Should the Texas Legislature Re-Address E-Verify Bills in Special Session - TexasGOPVote's Debate on Houston's Fox 26
Should the Texas Legislature revive the debate over mandatory e-Verify bills in this special session of the Texas Legislature? This is the question I discussed with Fox 26's Melinda Spalding and FosterQuan Law Firm's Gordon Quan last night on a "Fox in Focus" segment of the newscast.
Surprisingly, Mr. Quan and I were both against the legislature re-opening the discussion of this matter but for different reasons. Both of us agree, e-Verify is a flawed system however.
In answer to Melinda's question about why I do not support e-Verify as a mandatory system for all employers I said, "The reason I am not in favor of it is because it doesn't work. It is inaccurate at doing the very thing it is designed to do. Everybody talks about the 96% or 98% accuracy rate of e-Verify, but what it misses is in identifying the workers that are unauthorized to work in this country. It misses those people 54% of the time."
I continued saying, "It would be better to go after one of the big job magnets for illegal aliens, which is employers who pay cash under the table or who misclassify employees and hire them as independent contractors rather than employees."
A Conservative website, Human Events reports, "United States Customs and Immigration Service (USCIS) noted that 6.2 percent of all E-Verify queries involve an illegal alien new hire. Primarily due to identity fraud, E-Verify only correctly found that unauthorized workers --not all workers -- were not work authorized about half (54 percent) of the time,” USCIS said.
“As a result, the 54 percent statistic relates only to the 6.2 percent figure . . . and means that of all E-Verify queries, only approximately 3.3 percent are for unauthorized workers that were incorrectly found work authorized.” In other words, illegal aliens whose new employer ran them through E-Verify two years ago had a 50-50 chance of beating the system and keeping the American jobs they came to steal. But they made up only roughly 3 percent of all E-Verify worker queries. And the reason is they’re ID thieves."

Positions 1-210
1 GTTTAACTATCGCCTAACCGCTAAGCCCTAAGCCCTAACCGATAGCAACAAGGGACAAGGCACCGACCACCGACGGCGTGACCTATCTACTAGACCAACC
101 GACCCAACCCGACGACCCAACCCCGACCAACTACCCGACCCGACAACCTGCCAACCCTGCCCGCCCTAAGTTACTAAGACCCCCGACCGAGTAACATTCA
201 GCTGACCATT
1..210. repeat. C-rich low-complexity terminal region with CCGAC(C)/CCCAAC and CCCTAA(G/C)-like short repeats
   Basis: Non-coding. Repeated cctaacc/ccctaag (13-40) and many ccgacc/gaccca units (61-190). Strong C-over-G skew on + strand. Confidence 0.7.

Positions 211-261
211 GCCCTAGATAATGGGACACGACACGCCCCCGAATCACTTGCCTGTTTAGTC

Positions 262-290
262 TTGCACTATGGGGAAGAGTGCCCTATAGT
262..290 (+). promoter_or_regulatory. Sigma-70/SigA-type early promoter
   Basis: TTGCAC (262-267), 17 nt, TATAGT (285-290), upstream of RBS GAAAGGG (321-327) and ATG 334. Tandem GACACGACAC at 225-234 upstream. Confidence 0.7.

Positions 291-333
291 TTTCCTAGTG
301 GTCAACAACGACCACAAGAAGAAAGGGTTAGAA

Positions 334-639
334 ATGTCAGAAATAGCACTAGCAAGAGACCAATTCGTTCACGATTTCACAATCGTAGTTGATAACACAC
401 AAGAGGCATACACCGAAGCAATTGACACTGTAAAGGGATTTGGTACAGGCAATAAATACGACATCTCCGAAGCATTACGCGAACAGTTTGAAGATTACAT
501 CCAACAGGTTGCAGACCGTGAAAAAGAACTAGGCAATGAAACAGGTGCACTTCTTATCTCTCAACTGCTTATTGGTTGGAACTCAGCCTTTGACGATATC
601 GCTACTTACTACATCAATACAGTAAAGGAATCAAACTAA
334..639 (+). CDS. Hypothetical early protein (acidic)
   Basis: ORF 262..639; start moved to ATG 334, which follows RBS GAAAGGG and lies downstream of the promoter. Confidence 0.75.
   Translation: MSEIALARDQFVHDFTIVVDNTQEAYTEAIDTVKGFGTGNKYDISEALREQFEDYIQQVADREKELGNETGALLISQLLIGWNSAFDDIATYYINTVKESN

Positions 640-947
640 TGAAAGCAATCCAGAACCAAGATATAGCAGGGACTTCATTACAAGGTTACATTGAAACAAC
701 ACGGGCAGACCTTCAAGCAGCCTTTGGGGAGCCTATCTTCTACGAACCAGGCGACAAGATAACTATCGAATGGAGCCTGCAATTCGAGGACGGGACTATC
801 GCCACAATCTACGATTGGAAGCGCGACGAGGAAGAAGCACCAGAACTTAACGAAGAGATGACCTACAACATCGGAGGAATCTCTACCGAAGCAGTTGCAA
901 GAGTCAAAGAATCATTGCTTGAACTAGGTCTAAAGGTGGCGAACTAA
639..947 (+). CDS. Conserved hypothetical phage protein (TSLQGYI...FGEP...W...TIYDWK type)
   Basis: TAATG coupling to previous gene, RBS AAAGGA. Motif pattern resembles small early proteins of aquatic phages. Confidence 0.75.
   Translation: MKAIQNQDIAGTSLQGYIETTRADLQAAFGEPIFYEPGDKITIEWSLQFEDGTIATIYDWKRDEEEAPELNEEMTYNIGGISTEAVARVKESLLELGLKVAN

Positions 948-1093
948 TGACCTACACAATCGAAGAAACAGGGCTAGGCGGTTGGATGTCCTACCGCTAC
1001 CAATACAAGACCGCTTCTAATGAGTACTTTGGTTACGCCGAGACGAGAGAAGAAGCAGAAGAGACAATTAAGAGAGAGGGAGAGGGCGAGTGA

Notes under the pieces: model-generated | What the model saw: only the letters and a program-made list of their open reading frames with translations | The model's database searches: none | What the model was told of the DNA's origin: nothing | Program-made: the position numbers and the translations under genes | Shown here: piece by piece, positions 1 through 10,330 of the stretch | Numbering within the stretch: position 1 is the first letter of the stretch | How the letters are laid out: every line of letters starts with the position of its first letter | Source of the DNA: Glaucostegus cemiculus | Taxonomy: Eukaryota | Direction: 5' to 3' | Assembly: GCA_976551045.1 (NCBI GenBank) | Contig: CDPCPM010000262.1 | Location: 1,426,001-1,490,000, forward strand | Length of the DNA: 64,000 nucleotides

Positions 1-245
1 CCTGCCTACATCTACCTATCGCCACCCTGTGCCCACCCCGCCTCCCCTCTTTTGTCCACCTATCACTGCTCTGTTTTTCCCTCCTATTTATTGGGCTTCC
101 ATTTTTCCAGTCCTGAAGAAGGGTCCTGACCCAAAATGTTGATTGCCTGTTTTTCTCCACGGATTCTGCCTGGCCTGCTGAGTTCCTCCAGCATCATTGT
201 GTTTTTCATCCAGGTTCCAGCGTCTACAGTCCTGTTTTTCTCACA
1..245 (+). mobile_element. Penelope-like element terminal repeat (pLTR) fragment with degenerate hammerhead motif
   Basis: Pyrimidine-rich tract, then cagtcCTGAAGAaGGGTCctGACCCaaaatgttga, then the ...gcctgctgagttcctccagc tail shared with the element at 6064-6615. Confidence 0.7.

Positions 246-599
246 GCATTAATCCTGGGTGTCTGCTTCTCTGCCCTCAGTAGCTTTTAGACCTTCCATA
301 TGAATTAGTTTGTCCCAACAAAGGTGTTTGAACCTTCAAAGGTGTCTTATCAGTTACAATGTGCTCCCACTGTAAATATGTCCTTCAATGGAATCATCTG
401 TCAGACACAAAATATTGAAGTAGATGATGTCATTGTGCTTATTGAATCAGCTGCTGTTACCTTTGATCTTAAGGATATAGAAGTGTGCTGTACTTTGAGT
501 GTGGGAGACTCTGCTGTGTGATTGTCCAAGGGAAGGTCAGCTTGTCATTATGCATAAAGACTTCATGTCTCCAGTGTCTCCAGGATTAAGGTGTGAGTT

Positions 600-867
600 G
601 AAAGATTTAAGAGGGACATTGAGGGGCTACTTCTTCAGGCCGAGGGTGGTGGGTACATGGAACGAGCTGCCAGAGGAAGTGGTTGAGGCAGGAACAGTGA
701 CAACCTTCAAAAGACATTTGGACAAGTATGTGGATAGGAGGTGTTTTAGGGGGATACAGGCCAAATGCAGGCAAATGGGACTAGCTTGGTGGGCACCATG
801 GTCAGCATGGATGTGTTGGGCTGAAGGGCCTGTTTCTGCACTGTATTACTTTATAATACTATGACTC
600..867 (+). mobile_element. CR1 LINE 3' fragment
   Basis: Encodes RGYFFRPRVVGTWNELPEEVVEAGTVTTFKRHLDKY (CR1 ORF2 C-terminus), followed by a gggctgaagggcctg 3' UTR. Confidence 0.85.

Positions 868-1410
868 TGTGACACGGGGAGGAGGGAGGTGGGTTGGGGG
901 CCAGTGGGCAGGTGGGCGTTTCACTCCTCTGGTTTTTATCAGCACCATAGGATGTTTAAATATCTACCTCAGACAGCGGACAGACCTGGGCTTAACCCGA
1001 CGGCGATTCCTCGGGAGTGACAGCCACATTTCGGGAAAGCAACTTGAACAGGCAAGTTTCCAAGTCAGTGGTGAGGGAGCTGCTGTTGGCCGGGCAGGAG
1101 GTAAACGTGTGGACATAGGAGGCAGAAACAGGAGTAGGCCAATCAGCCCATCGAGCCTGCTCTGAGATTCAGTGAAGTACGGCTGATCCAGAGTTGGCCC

Mr. Quan responded, "I think it is a poorly conceived idea. There are so many legal workers who are being denied employment because they aren't in the system properly. When a person becomes a permanent resident or becomes a citizen, often times their name is not changed as to their immigration status. Also, when women get married, they often do not have their new name in the system. This happens all the time. In fact, a friend of mine who works in Congress could not get verified to work in her own job with the Justice Department because her name was improperly in the system."
I concluded my discussion with a mention of the the new leadership in our legislature from the Republican Hispanic Conference. "The House Republican Hispanic Conference came forward with a resolution calling for strong border security and identification process illustrates a good way of moving the ball forward on our issues."
We need to get about the issue of securing our nation's border, identifying all people who are in this country illegally and effectively removing those illegal aliens who have committed additional criminal acts or who have been previously deported and have re-entered our nation as felons.